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Motorcycle-engined cars

transmissionWhile most press coverage of motorsport tends to look at big-budget motor racing, there are interesting technical features on many of the lower-budget machines that pound around the circuits during the summer weekends. There are a number of race series where lightweight cars powered by motorcycle engines are popular and successful. In the UK, Radical in particular has made a very successful business out of building bike-engined sportscars, and its V8 car has an engine based on two motorcycle top ends.

In Britain, besides sportscars such as the Radical, there are a number of manufacturers providing cars powered by bike engines to compete in circuit racing, sprinting and hillclimbing. Often the bike-engined cars can punch 'above their weight' and achieve good results in a straight fight with much more powerful opposition.

Bike engines are relatively cheap and very light. The low mass is important in these lightweight, nimble cars. Moreover, there's a good number of very powerful stock engines from 600 cc to 1400 cc, and conversion kits to take them to even greater capacity. The Suzuki Hayabusa engine is a popular choice for increased capacity, and a number of them in supercharged and turbocharged specs race in the UK.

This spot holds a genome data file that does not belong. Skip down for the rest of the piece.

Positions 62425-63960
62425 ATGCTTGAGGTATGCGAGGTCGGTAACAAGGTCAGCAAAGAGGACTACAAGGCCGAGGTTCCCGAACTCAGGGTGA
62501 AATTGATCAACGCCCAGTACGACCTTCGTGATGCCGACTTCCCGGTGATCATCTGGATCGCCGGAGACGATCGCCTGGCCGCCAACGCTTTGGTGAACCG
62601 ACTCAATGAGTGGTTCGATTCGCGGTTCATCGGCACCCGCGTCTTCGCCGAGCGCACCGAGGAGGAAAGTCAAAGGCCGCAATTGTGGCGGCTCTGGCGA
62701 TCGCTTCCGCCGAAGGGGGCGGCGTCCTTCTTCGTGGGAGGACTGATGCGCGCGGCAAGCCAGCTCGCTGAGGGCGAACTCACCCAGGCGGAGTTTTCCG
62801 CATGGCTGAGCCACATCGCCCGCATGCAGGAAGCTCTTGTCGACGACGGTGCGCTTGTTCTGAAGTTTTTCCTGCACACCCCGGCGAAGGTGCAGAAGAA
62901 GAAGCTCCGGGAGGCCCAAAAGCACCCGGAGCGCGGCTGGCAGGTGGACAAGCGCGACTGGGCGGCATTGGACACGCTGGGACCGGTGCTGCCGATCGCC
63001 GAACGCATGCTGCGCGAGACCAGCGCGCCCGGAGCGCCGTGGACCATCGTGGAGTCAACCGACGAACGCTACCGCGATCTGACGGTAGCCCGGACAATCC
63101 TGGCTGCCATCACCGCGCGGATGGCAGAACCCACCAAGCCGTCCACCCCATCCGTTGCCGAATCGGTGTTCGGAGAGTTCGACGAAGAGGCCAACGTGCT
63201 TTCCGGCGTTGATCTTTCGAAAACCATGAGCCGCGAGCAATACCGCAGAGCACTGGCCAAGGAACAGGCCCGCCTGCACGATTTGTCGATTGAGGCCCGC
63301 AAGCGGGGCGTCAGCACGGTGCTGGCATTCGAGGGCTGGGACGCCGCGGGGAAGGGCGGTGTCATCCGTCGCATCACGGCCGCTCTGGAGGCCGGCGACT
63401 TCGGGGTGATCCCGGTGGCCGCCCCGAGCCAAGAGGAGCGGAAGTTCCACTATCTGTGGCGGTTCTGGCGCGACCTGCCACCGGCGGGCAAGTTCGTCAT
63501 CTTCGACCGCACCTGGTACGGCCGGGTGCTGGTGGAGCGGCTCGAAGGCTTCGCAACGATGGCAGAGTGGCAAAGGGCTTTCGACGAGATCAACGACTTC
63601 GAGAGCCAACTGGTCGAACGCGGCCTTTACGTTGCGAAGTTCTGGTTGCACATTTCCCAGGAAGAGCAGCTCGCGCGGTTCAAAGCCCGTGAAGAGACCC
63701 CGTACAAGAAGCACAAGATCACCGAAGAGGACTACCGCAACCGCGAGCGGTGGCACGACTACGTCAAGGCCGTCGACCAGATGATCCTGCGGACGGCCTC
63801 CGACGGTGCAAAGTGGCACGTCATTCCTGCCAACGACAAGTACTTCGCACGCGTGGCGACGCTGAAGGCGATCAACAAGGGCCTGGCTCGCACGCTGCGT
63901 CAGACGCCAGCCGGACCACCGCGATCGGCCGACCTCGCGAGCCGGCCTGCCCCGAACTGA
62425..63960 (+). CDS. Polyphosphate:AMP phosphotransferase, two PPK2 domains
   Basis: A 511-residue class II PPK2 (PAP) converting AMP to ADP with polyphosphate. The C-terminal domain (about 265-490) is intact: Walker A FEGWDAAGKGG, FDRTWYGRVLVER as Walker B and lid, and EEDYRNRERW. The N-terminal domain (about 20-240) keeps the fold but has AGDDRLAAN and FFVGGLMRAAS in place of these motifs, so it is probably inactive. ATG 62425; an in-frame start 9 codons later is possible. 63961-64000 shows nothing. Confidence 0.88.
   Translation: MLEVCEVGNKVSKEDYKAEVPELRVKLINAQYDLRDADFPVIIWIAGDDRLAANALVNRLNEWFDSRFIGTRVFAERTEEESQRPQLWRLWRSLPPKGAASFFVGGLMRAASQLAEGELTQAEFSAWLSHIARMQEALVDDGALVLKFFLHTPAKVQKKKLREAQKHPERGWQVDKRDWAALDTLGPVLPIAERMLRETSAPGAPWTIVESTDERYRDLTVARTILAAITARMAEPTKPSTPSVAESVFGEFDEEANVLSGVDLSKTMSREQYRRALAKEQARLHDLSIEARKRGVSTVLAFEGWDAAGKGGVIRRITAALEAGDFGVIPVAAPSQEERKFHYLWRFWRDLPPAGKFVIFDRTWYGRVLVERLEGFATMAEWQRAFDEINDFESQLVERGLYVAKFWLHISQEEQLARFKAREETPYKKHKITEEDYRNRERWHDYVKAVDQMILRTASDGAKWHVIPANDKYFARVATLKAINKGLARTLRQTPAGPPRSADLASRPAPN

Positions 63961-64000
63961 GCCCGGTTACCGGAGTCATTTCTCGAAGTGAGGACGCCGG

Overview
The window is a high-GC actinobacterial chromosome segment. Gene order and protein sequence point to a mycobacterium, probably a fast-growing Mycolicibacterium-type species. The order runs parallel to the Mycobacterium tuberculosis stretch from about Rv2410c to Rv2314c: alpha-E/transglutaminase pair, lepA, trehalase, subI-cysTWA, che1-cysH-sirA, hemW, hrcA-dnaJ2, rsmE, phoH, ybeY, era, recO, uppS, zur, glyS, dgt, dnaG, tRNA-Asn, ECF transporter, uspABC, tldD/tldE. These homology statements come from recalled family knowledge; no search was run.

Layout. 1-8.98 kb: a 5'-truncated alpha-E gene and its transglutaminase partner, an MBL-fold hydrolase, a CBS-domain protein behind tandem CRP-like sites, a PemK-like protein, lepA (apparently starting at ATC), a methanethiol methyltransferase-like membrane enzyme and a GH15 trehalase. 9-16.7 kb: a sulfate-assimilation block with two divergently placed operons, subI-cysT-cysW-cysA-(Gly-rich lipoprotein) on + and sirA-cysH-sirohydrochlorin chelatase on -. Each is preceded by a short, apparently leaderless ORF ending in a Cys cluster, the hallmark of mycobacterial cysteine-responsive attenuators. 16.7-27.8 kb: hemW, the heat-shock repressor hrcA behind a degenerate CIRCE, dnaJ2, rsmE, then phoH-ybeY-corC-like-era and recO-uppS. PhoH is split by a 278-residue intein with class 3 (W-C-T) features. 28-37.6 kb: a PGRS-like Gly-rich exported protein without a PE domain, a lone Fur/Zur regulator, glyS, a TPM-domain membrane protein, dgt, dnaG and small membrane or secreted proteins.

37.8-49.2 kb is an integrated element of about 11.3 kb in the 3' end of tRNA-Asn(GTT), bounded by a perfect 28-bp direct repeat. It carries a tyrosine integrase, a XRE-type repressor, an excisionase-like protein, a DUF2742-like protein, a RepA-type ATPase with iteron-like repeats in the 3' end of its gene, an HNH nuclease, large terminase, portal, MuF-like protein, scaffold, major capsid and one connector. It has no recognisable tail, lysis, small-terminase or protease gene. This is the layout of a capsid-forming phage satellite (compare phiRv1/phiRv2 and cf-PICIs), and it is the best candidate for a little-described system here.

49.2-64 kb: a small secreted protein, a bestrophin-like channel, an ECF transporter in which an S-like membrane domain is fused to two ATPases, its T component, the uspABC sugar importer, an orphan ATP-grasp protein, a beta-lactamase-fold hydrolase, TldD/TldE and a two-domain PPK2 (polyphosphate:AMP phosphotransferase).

There are two main problems, however, with using a bike engine for car use. First, it has no reverse gear, and in many cases the regulations require that the car is able to move in reverse under its own power. Second, there is no differential, so there is a ready market for limited-slip differentials with a reversing capability, and a number of manufacturers currently service this requirement.


I recently spoke to Elite Racing Transmissions from Stoke-on-Trent in England about its MX200 reversing differential, which is made specifically for bike-engined cars. The MX200 differential is designed for bike engines mounted longitudinally, such that the input shaft runs parallel to the direction of car travel, and this means it is suitable for front-engined and rear-engined cars alike.

The unit features a Salisbury-type limited-slip differential - a system based effectively on a friction clutch that limits the slip between the two output shafts as their speeds differ - and a particular design feature is the system of easy-access drop gears that allow "a rapid change of the overall final drive ratio" according to Elite's sales manager Richard Homer. For this particular system the range of final drive ratios can be varied between 2.67:1 and 8.75:1.

On that point, there is a useful resource on the Spire Owner's club website (www.spireoc.co.uk), which has a handy calculator for drive ratios for bike-engined cars. There are a number of companies manufacturing small, agile cars for hillclimbing and sprinting, such as ADR Engineering, which recommends and supplies this differential with a each complete car or kit.

This particular differential from Elite weighs in at 32kg, and is designed not only to cope with the extra power afforded by engines with increased capacity, but also with the often substantial increases in power and torque associated with turbo and supercharged applications, with Homer saying it is "designed for turbo Hayabusa power".

Fig. 1 - This limited-slip differential is especially designed for bike-engined applications, incorporating a reverse gear (Courtesy of Elite Racing Transmissions)

Written by Wayne Ward

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